The Long Shadow: 1 OF 4: The Legacies of the Great War in the Twentieth Century by David Reynolds

Oct 14, 12:06 AM

AUTHOR.

(PHOTO:The Illustrated London News's illustration of the Christmas Truce: "British and German Soldiers Arm-in-Arm Exchanging Headgear: A Christmas Truce between Opposing Trenches" The subcaption reads "Saxons and Anglo-Saxons fraternising on the field of battle at the season of peace and goodwill: Officers and men from the German and British trenches meet and greet one another—A German officer photographing a group of foes and friends." [1]

Source 

The Guardian [2] / [3]

Originally published in The Illustrated London News, January 9, 1915.

Date 

1914/5

Author 

A. C. Michael

Permission

(Reusing this file) 

See below.

Licensing[edit]

Public license This image is in the public domain  )

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The Long Shadow: 1 OF 4: The Legacies of the Great War in the Twentieth Century by David Reynolds

https://www.amazon.com/Long-Shadow-Legacies-Twentieth-Century-ebook/dp/B00FQUDRAE/ref=sr11?s=books&ie=UTF8&qid=1539475287&sr=1-1&keywords=REYNOLDS+LONG+SHADOW

Winner of the 2014 PEN Hessell-Tiltman Prize for the Best Work of History. "If you only read one book about the First World War in this anniversary year, read The Long Shadow. David Reynolds writes superbly and his analysis is compelling and original." ―Anne Chisolm, Chair of the PEN Hessell-Tiltman Prize Committee, and Chair of the Royal Society of Literature.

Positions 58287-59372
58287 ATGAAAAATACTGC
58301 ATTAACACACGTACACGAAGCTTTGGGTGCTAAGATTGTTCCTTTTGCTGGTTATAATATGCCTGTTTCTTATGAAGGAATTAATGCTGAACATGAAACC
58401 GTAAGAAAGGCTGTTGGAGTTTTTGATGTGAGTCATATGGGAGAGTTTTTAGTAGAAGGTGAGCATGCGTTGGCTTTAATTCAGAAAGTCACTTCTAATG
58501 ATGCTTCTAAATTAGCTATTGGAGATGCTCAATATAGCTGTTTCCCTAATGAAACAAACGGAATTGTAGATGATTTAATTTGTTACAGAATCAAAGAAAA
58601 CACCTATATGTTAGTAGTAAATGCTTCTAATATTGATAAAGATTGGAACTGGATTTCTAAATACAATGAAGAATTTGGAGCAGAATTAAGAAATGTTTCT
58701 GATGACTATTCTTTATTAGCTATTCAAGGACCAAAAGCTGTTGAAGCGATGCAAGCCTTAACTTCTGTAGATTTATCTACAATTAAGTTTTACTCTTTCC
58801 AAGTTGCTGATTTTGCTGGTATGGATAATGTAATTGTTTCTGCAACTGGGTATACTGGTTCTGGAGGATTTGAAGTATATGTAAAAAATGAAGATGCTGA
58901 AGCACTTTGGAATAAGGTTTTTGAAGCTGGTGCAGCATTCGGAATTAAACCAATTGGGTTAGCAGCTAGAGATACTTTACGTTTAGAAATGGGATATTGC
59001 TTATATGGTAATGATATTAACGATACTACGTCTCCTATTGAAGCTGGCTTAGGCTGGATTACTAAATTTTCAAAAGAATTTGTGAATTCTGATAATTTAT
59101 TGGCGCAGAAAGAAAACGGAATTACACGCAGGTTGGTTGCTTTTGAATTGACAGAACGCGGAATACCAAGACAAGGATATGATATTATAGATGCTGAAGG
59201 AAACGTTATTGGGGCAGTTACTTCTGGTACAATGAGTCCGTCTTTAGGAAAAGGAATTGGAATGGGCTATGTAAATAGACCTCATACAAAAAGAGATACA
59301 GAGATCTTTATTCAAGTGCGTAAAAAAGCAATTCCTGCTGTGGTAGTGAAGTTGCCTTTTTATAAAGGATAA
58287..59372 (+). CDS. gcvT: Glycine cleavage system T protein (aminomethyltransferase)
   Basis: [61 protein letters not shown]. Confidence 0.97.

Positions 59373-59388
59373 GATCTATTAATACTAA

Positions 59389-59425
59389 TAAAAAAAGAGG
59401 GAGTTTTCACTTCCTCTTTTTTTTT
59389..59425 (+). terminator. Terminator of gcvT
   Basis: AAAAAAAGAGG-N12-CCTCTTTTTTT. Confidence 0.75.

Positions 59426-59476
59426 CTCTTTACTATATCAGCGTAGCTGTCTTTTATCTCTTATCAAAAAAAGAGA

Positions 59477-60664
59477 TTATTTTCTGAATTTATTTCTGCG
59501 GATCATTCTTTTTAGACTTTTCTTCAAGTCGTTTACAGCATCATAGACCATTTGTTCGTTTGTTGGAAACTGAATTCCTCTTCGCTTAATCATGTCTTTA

One of the most violent conflicts in the history of civilization, World War I has been strangely forgotten in American culture. It has become a ghostly war fought in a haze of memory, often seen merely as a distant preamble to World War II. In The Long Shadow critically acclaimed historian David Reynolds seeks to broaden our vision by assessing the impact of the Great War across the twentieth century. He shows how events in that turbulent century―particularly World War II, the Cold War, and the collapse of Communism―shaped and reshaped attitudes to 1914–18.

By exploring big themes such as democracy and empire, nationalism and capitalism, as well as art and poetry, The Long Shadow is stunningly broad in its historical perspective. Reynolds throws light on the vast expanse of the last century and explains why 1914–18 is a conflict that America is still struggling to comprehend. Forging connections between people, places, and ideas, The Long Shadow ventures across the traditional subcultures of historical scholarship to offer a rich and layered examination not only of politics, diplomacy, and security but also of economics, art, and literature. The result is a magisterial reinterpretation of the place of the Great War in modern history.

16 pages of illustrations